WordPress Wednesdays: A quick introduction to WordPress custom fields

Geek Factor: 3

For us at Stem, WordPress Custom Fields have been an unsung hero for using WP as a CMS rather than simply a blogging platform. In this week’s WordPress Wednesday, we’ll be doing a quick introduction of Custom Fields.

So, what are they?

Custom Fields are basically ‘meta data’ that can be added to posts, pages, or any custom post type. You can add as many custom fields to a post as you choose. The custom field information is stored in key/value pairs; the ‘key’ is basically the name of the custom field.

A basic example using custom fields:

Let’s say you have profile pages on your website, and in those profiles you’d like to display each person’s role within the organization. You would want to create a custom field with the key ‘Role’; on each of the profiles, you would then be able to assign different values to that field.

Beneath the editor, there is a section titled ‘Custom Fields’. To the left, there is a column titled ‘Name’ (the key); on the right is a column titled ‘Value’.

To add your first custom field, click the ‘Add New’ link at the bottom of the ‘Name’ column (once you have added a few, you will also have the option of selecting one of the previous keys from a dropdown). Enter the name of your ‘key’ in this field (in this case, Role).

To add the value, simply fill in the field in the Value column that matches up with the Role key.

Now, to display this content, you just need to use WordPress’s the_meta() function in your template; the basic output for this tag is as follows:

[html]

[/html]

With a little styling, you can simply tweak the unordered list to output as follows:

Role: Associate

Now, a slightly more complicated example:

It’s unlikely that you’d bother to use custom fields to display just one line of information for a profile; however, it can become extremely helpful when you need to display many (like here or here), or even retrieve profiles based on their meta data (like Practice Areas or Offices).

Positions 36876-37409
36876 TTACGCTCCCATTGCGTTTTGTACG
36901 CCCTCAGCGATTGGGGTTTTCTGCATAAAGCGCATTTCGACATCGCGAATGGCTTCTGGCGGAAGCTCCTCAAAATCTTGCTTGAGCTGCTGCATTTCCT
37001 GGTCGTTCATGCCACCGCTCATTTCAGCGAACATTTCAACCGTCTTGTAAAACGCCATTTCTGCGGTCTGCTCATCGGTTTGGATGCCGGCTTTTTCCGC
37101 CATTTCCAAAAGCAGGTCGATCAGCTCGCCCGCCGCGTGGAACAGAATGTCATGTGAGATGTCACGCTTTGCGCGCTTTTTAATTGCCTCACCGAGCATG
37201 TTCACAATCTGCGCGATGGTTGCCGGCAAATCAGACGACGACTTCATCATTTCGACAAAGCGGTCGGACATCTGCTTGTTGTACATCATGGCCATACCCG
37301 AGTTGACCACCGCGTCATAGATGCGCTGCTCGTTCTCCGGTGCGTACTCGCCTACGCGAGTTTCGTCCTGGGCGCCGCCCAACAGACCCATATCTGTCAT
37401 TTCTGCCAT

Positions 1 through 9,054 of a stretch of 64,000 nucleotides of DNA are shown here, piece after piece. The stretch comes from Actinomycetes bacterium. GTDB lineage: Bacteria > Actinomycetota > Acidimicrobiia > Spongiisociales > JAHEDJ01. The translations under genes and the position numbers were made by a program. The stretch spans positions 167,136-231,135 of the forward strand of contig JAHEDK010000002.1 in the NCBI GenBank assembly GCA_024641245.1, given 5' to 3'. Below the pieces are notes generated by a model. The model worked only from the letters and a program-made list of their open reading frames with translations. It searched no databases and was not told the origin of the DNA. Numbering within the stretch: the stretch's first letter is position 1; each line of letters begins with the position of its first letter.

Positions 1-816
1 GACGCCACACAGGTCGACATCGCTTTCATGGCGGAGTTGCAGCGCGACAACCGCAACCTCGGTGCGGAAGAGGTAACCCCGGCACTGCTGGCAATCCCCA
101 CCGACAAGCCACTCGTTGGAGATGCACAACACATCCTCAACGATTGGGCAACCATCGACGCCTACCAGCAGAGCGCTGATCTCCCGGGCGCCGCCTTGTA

It’s possible to display different custom fields in different spots in your theme by using WordPress’s get_post_meta() function. Typically you would call the function and nab a specific meta value by citing its key, like so:

[php]
ID, “Role”, true);
$phone = get_post_meta($post->ID, “Phone”, true);
$fax = get_post_meta($post->ID, “Phone”, true);
$mobile = get_post_meta($post->ID, “Fax”, true);
?>
[/php]

Then you can output the contents of each of the custom fields by echoing the variables you stored them in; this is especially helpful for fields like ‘mobile’, which may not have a value for every profile; in those cases, you can first check if the variable is populated before outputting anything:

[php]
Mobile: ‘.$mobile;
?>
[/php]

You could also store this exact same information, but rather than creating a separate field for each type of phone number, use multiple copies of the ‘Phone’ custom field:

The get_post_meta() function accepts three variables: $post_id, $key and $single. By specifying ‘true’ as the final variable, we are only returning the first instance of a custom field, whether or not there are several. By instead using ‘false’ (like in the ‘Phone’ example below) we return an array:

[php]
ID, “Role”, true);
$phone = get_post_meta($post->ID, “Phone”, false);
?>
[/php]

When outputting the values of the ‘Phone’ custom field, we would now use code like a foreach() loop to output each phone number:

[php]
Phone: ‘.$phone;
}
}
?>
[/php]

This post is just scratching the surface of what you can do with custom fields on your WordPress site — stay turned to future WordPress Wednesdays posts to learn more about how this nifty feature can make your life a little easier.

Do you use custom fields on your WordPress site? Share some examples in the comments below!

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